Fig. 4.12 A six-H-bonded duplex based on a self-complementary AADADD pattern. The arrows indicate diagnostic interstrand NOEs. The pyrene units were needed to follow the dimerization using fluorescence studies.

tions, therefore larger association constants can be measured. Hence, not every spectroscopic technique is suitable for every supramolecular system. The use of a more sensitive technique such as fluorescence is sometimes hampered by the absence of appropriate reporter groups. Whereas normally most organic molecules can be analyzed by NMR, fluorescence spectroscopy requires a special chro-mophore. Therefore, sometimes synthetic modifications have to be introduced before a certain technique can be applied. Here, a pyrene labeled derivative had to be synthesized before the dimerization constant could be measured by fluorescence [38].

Gong [40] also studied several heteroduplexes in which two different molecules with complementary H-bond patterns associate to form ladder-like duplexes (Fig. 4.13). Dimer formation in these cases could be demonstrated by specific interstrand NOEs. Furthermore, as the duplex is overall less polar than the individual monomers, which cannot interact and hence possess free H-bond donors and acceptors. Hence the heterodimer shows a significantly different chromatographic behavior. Whereas the two monomers have a very low mobility on the silica gel TLC (Rf = 0.0 and 0.1 using 10% DMSO in CHCl3, respectively), a 1:1-mixture of the two monomers has a Rf value of 0.96 indicating the formation of the overall much less polar heteroduplex! Again the thermodynamic stability was too large for an accurate determination of the association constant by concentration dependent NMR studies. By isothermal titration microcalorimetry (ITC) the association constant could be estimated to be K a 109 M_1. However, as already mentioned in the introduction also the solvent plays an important role in controlling the stability of such aggregates as it dramatically affects the strength of non-covalent interactions which drive the folding or hybridization process. For exam-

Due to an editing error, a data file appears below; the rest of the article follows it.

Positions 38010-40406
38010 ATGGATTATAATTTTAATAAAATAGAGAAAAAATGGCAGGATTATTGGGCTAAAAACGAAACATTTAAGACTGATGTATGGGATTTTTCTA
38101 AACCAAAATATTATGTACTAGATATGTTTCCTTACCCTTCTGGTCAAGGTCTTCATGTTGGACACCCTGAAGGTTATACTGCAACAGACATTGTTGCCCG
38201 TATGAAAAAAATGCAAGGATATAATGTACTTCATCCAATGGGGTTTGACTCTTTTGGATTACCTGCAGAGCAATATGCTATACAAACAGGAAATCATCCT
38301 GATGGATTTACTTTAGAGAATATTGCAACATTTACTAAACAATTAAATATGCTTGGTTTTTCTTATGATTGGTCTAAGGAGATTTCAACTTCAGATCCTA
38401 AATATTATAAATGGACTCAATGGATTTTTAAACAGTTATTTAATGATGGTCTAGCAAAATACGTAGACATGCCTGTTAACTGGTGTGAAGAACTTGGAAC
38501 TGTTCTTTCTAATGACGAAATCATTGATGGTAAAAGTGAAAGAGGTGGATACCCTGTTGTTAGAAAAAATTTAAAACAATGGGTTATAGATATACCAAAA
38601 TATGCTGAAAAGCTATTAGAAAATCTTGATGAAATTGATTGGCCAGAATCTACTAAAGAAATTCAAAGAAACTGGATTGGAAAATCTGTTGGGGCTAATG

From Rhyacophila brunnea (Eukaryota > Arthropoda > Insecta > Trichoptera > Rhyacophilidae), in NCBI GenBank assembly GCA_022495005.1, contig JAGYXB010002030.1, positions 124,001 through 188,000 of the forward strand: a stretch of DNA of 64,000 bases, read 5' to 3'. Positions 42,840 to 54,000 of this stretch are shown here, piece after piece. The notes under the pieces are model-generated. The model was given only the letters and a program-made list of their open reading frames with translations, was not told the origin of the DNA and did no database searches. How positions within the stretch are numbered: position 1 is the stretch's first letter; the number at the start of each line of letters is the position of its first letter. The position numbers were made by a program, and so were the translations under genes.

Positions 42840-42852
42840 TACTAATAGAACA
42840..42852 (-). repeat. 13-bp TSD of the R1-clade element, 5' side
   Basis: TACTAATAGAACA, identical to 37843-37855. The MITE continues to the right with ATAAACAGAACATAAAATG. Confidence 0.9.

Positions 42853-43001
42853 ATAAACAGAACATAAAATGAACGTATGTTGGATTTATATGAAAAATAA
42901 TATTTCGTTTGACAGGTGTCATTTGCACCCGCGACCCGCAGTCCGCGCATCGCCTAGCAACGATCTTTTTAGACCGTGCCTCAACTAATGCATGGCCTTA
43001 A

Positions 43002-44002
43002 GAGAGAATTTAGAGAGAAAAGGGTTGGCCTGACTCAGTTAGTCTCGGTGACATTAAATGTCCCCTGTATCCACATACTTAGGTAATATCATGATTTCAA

Fig. 4.13 Heterodimerization of two duplex strands held together by six H-bonds which impose a significant sequence specificity (A): the introduction of a mismatch (B: to the right) leads to a decrease in binding affinity by a factor of 40 in this case.

ple, in polar solvents hydrogen bonding is significantly reduced due to the competitive solvation of donors and acceptors by individual solvent molecules. Hence, duplex formation first requires desolvation of both donors and acceptors before their intermolecular interaction can lead to the formation of a dimer. Its stability is of course only the difference of the interactions within the aggregate relative to the interaction of each monomer with the solvent. As the latter can be substantial especially in polar or aqueous solvents, the stability of H-bonded supramolecular aggregates in such solvents is significantly reduced. In this specific case of Gong's six-H-bond heteroduplex already the addition of 5% DMSO led to drop in stability of several orders of magnitude.

Also the introduction of a mismatch caused a significant decrease in the stability of the tapes. In one specific example an attractive H-bond between an amide NH and a carbonyl group was replaced by a repulsive interaction between two car-

bonyl groups. The stability of this mismatched heteroduplex was 40 times lower than of the corresponding matched pair [41]. In Nature sometimes even larger effects are observed for such mismatches. A similar chemical exchange is the reason for the upcoming resistance of bacteria towards the antibiotic Vancomycin [42]. Normally, Vancomycin forms a complex with a bacterial peptide substrate held together by five H-bonds within a hydrophobic environment. In the resistant bacteria the exchange of an amide for an ester within the substrate, replaces an attractive H-bond for a dipole repulsion. The complex stability drops by a factor of 1000. Model studies showed that the loss of the H-bond is responsible for a drop in affinity by a factor 10, whereas the repulsive dipole interaction led to another decrease by a factor of 100 [43].